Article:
Responding to a journalist’s question about criticism of Tbilisi’s efforts towards Russia’s North Caucasus republics by some analysts, as well as by U.S. intelligence chief, James Clapper, Georgia’s Foreign Minister, Grigol Vashadze, said he was “absolutely not interested” in what Clapper was saying.
Vashadze, however, immediately added that he had not seen the U.S. intelligence chief’s full testimony on worldwide threat assessment and would not comment on Clapper's remarks.
“I am absolutely not interested in what Clapper is saying; absolutely not. I don’t know in what context he said it. To say the truth I’ve seen this quote of him taken from his testimony… I will consider in what context it has been said after I see [Clapper’s] full speech. I do not like when journalists give me someone’s quote cut out from the context; so I won’t start talking about Clapper; it’s his business what he has said,” Vashadze said in an interview with RFE/RL Georgian service on February 24 during the visit to the Czech Republic..
The U.S. intelligence chief said in the annual worldwide threat assessment hearing at the Senate Select Committee on Intelligence on February 16: “Moscow's continued military presence in and political-economic ties to Georgia's separatist regions of South Ossetia and Abkhazia, combined with Georgia's dissatisfaction with the status quo, account for some of the tensions. Georgia's public efforts to engage with various ethnic groups in the Russian North Caucasus have also contributed to these tensions.”
U.S. Assistant Secretary of State, Philip H. Gordon, who was accompanying Deputy Secretary of State James B. Steinberg in Tbilisi on February 24, told Georgian news magazine, Tabula, that “clearly the Russian government is not happy” with Georgia’s North Caucasus efforts, including the one of lifting visa requirements for the Russian citizens living in the North Caucasus.
“But we have seen no evidence that there has been any damage to Russia, or that it was done in any spirit of damaging Russian interests,” Gordon was quoted.
In the interview with RFE/RL Georgian service, the Georgian Foreign Minister said that he was “also not interested in what the two representatives of American NGO will write in their report.”
“Because they are watching situation in Georgia from Potomac and we are watching [situation in Georgia] from Tbilisi,” Vashadze said.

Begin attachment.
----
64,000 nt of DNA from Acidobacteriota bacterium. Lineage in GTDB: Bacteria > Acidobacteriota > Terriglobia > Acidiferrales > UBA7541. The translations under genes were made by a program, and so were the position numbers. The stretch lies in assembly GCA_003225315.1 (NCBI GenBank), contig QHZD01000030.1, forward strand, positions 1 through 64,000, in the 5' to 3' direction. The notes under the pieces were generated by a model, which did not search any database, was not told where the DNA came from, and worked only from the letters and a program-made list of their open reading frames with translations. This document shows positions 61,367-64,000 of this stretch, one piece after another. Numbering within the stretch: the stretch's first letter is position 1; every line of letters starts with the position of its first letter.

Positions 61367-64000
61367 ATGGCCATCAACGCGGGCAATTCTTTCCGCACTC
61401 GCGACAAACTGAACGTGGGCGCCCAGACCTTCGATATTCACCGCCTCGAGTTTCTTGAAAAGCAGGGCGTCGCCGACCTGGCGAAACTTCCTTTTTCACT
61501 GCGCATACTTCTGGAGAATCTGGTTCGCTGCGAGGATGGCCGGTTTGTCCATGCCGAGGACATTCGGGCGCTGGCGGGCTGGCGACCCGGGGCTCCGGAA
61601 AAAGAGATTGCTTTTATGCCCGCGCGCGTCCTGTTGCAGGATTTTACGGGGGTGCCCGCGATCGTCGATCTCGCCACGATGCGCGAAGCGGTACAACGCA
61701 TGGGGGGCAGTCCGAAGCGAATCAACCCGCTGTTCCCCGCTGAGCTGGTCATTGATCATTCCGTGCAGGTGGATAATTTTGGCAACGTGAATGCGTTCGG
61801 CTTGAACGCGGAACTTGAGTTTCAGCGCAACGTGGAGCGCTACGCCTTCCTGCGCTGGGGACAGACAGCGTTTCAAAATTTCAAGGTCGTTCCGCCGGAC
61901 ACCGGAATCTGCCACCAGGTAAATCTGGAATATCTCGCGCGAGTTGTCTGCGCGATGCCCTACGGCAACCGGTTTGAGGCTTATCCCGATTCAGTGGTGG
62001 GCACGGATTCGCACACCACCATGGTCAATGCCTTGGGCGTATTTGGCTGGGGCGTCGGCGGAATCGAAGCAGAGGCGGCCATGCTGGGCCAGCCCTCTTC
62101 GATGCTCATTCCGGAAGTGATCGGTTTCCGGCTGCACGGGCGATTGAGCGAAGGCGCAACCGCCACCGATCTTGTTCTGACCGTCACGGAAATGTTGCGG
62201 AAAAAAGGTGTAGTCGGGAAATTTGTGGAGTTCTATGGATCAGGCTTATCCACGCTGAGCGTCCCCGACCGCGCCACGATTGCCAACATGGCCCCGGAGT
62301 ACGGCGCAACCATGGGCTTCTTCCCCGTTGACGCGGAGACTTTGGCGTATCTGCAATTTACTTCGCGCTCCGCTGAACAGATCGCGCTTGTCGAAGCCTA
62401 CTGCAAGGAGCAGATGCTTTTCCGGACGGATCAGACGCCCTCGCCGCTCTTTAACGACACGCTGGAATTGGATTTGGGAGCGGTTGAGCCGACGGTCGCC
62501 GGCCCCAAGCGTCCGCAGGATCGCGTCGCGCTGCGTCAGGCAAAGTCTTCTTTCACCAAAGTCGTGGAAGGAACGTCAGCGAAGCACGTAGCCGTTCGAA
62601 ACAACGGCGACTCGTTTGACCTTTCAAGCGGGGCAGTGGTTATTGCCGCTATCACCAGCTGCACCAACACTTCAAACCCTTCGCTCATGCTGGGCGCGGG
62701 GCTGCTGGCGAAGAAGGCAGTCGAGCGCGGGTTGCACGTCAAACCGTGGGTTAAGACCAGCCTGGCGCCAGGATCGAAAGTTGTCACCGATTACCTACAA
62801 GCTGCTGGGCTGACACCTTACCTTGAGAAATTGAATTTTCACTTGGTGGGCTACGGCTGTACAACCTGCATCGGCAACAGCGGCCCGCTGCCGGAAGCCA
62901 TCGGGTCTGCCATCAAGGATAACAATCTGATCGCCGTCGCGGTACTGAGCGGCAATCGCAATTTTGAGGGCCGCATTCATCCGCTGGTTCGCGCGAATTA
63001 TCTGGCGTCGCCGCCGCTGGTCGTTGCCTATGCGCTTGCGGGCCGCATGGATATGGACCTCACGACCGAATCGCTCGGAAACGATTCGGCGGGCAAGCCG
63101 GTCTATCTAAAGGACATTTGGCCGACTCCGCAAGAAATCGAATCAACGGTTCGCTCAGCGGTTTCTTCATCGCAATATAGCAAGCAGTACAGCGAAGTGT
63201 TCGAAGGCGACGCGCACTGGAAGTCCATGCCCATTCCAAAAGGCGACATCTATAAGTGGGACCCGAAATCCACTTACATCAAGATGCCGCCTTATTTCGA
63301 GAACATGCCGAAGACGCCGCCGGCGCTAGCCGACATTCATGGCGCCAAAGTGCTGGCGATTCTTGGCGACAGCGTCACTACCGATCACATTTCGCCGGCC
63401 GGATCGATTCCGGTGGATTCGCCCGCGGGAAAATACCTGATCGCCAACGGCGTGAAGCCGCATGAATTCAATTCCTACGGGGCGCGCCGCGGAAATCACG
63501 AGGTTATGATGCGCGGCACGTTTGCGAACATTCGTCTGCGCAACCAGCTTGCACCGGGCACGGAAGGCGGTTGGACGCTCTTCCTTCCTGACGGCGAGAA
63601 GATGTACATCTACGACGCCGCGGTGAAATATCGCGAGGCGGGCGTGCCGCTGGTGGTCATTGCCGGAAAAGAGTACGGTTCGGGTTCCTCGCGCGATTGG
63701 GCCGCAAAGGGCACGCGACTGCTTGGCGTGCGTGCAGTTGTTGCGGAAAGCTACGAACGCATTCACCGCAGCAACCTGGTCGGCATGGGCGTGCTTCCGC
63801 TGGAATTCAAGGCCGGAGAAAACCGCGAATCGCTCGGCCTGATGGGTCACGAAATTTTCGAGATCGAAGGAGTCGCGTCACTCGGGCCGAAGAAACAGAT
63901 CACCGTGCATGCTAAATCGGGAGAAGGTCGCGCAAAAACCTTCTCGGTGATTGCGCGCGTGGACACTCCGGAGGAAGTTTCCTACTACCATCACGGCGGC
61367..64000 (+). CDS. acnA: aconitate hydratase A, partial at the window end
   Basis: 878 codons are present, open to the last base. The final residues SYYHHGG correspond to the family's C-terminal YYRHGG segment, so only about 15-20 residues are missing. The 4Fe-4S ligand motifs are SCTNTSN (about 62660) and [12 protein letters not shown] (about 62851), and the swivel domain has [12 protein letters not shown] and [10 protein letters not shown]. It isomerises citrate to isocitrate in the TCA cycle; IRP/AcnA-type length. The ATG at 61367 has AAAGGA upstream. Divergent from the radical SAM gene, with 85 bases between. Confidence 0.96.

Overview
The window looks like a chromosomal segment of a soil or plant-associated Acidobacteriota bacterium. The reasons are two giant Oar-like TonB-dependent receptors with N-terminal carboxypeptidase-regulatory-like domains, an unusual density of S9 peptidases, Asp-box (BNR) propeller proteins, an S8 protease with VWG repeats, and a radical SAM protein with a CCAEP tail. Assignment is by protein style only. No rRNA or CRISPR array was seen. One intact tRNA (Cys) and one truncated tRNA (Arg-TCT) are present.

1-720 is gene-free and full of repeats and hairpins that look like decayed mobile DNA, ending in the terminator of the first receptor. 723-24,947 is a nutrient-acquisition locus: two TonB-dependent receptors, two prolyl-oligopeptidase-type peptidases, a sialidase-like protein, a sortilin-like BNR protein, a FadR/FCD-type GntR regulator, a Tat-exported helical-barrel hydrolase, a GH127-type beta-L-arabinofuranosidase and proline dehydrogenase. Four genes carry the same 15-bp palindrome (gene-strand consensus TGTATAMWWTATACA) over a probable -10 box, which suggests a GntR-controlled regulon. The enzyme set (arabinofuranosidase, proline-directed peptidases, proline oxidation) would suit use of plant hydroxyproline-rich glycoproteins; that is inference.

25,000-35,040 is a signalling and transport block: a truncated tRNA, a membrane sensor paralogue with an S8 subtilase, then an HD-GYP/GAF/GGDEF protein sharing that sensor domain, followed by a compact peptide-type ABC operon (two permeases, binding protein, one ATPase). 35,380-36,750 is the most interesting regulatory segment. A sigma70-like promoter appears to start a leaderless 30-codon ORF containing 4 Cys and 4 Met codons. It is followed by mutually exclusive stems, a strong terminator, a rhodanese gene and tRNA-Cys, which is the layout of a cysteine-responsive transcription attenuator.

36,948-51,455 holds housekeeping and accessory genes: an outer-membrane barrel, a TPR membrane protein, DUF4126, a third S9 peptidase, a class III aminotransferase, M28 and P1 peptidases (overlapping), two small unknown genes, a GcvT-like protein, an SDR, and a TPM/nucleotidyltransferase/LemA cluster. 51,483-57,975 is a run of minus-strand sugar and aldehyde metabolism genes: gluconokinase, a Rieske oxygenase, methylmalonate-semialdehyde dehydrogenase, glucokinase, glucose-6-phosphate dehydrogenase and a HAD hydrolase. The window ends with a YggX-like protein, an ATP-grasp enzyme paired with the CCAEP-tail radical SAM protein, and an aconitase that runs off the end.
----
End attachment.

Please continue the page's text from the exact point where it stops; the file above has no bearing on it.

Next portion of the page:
He was referring to the report released by the Washington-based liberal think-tank Center for American Progress, authored by Samuel Charap and Cory Welt. The comprehensive report, which analysis conflicts in Georgia and calls for a more proactive U.S. approach to these conflicts, also discusses Tbilisi’s efforts to reach out North Caucasus. It says that Georgia’s policies in this regard “are seemingly not that problematic in and of themselves.”
“The problem with Georgia’s North Caucasus outreach is that this policy is being conducted unilaterally, in the absence of normal diplomatic relations, and to a part of Russia that is the locus of its greatest internal security threat — a violent and growing Islamist insurgency — and adjacent to the site of the Russian state’s greatest prestige project, the 2014 Sochi Winter Olympics. Regardless of the Georgian government’s motives, this policy is inevitably seen in Moscow as designed to stoke instability,” the report reads.
“When one is talking about a certain issue, it would be better if we look and study in details what Georgia has done,” Grigol Vashadze said.
“What Georgia has done is that [Georgia] waived USD 30 [visa fee] for Russian citizens from North Caucasus and [Georgia] is no longer putting visas in their passports,” Vashadze said, adding that individuals entering into Georgia from North Caucasus republics were subject to standard border security procedures like other Russian citizens.
He said that humanitarian motives on the one hand and Tbilisi’s willingness to counter misinformation about Georgia by letting North Caucasus residents to easily travel and see themselves real situation in Georgia, were behind Tbilisi’s decision to lift visa requirements.
He also said that this move had not triggered “any negative” reaction internationally.
“No one has talked about it, except of one or two scaremongers. Last year I had up to 65 visits and believe me no one even mentioned a word about it, because everyone understands our motives very well,” Vashadze said.